Gov. Tim Walz spent a lot of political capital to adopt tougher new vehicle emission standards in Minnesota.
In his first year in office in 2019, Walz announced Minnesota would follow California in requiring automakers to provide more electric vehicles for sale in Minnesota. Republicans have repeatedly bashed the decision to act unilaterally and, in their view, force EVs on uninterested drivers.
It all came to a head last year, when Walz’s commissioner leading the Minnesota Pollution Control Agency resigned rather than get fired by the Republican-led Senate.
After all that, the regulations could now be short-lived — lasting just one year — because of a new move by California.
California has unique power to write its own emission rules, and other states can either follow California or adopt the federal regulations, which are less stringent. So what happens when California decides, as it announced last month, to dramatically change its rules by opting to ban the sale of most new gas-powered cars by 2035?
States like Washington and Massachusetts have said, “We’re in.” Not Minnesota – at least not yet.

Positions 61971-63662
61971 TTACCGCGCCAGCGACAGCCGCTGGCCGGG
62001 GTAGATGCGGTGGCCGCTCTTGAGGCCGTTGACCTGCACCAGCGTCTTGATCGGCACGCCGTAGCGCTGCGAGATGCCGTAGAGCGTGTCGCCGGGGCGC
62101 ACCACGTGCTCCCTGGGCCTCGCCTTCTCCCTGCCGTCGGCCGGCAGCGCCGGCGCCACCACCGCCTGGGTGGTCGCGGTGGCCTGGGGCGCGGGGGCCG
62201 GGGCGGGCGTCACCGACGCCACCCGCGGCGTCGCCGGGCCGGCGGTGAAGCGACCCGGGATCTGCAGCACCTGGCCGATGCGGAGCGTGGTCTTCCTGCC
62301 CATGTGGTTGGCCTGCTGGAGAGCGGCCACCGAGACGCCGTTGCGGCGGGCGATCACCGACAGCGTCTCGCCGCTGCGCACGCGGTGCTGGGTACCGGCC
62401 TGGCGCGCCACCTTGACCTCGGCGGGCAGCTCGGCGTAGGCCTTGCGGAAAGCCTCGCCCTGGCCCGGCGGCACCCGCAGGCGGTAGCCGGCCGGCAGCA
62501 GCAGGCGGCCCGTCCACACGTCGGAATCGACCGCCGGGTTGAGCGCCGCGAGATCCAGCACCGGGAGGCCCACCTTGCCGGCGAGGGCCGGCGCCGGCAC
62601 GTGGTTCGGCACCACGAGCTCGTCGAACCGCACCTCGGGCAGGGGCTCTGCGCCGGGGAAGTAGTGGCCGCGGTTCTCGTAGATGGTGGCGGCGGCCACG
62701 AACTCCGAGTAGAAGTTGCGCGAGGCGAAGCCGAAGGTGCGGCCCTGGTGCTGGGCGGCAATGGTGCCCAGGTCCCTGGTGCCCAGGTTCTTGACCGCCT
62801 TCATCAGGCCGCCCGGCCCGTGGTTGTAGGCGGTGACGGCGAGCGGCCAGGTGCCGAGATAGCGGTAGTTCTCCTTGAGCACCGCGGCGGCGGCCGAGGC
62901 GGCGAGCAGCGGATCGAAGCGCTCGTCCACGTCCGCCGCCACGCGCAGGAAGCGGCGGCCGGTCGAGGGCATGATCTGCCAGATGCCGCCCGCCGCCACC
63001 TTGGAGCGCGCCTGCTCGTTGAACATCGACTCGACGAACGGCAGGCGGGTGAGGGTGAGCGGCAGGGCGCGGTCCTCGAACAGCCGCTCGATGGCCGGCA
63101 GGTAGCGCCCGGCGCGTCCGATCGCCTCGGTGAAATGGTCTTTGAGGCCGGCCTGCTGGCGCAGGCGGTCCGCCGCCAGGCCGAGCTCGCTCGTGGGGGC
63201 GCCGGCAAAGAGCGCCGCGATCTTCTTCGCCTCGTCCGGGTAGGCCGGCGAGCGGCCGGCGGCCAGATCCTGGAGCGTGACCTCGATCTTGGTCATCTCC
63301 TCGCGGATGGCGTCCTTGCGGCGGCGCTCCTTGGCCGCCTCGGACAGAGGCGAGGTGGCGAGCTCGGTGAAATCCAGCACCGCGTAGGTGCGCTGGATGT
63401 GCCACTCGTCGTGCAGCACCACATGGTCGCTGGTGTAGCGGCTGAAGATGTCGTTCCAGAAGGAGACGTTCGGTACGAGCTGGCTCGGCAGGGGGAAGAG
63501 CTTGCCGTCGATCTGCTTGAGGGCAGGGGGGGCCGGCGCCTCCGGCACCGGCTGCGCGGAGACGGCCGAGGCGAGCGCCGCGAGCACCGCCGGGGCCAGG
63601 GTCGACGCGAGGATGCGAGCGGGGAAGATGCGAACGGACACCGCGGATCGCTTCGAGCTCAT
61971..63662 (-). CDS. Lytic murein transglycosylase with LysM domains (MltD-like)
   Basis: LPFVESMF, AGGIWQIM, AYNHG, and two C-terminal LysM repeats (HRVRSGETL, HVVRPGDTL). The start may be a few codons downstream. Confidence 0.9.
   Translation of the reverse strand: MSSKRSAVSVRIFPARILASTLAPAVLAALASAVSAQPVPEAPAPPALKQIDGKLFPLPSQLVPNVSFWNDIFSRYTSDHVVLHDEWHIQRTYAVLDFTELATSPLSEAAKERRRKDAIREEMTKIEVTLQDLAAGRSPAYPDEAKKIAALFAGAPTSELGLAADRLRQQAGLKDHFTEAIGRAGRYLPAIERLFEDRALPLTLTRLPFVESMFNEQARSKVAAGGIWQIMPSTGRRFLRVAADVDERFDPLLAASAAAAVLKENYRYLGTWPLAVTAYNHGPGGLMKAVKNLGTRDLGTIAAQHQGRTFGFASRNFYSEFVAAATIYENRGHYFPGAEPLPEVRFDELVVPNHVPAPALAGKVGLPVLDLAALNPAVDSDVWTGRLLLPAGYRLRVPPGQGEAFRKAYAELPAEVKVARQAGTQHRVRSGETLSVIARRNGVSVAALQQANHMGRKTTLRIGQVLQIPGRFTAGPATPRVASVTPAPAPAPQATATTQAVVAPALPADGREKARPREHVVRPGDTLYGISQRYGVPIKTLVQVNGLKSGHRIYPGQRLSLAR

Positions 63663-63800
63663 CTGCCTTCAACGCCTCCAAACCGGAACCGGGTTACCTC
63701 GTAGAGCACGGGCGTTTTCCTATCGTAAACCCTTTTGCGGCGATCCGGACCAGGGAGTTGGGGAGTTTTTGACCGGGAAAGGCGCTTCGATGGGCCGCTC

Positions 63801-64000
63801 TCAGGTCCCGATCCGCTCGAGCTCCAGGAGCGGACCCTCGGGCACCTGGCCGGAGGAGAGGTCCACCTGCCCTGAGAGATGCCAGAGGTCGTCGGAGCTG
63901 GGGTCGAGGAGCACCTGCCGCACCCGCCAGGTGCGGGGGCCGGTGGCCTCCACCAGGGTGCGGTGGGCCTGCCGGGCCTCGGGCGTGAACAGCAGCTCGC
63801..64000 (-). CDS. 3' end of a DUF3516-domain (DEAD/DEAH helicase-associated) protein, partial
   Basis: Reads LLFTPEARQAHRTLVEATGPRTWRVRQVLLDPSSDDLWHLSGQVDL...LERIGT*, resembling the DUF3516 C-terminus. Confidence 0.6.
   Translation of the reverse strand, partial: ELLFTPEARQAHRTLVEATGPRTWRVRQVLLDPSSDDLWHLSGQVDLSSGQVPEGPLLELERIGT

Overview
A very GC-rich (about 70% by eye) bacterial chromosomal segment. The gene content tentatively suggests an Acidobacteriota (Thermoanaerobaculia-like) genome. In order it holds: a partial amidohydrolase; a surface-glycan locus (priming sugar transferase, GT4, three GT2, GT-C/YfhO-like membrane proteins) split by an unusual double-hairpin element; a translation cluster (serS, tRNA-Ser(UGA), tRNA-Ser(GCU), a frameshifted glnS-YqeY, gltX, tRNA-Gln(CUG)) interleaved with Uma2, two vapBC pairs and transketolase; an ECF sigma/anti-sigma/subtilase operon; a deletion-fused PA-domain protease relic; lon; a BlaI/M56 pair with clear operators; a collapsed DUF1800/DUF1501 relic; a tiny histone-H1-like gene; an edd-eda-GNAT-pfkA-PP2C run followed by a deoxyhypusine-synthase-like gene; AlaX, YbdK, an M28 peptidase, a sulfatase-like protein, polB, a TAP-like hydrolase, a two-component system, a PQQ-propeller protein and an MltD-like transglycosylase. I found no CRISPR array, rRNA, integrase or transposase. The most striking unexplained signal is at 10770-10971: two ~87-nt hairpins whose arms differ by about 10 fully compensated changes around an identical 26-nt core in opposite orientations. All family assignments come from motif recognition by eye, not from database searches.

Minnesota officials say they will have two options: revert back to the federal standards, or join California in imposing a far stricter new rule to more quickly reshape Minnesota’s transportation sector, which accounts for about a quarter of the state’s overall greenhouse gas emissions.
Walz’s regulators say they’re focused on implementing California’s old standards, even if they will only be in effect for a year.
“Our focus right now is to build out electric vehicle infrastructure and increase choices so that electric and hybrid vehicles can be a great, affordable option for those who want them,” said Andrea Cournoyer, an MPCA spokeswoman. “We will continue to follow the Minnesota plan.”
How Minnesota followed California’s authority
The federal government regulates auto emissions in part because it doesn’t want a confusing patchwork of regulations for automakers to navigate. But California does have authority to set its own regulations, a power that dates back to the 1960s when the state was trying to battle smog.
Other states can’t write their own regulations. But they can adopt California’s rules, and many of them have.
In September of 2019, Walz announced his intent to adopt a pair of California mandates: one governing low-emission vehicles (LEV), and one regulating zero-emission vehicles (ZEV). The pair are meant to work in tandem, cleaning up traditional gas vehicles while stimulating Minnesota’s lagging market for electric vehicles.
Both regulations would reduce greenhouse gas emissions from the state’s transportation sector as part of a broader effort to address climate change. While the state has made some progress in slicing carbon emissions from the electricity generation sector, reducing emissions from transportation has proven trickier.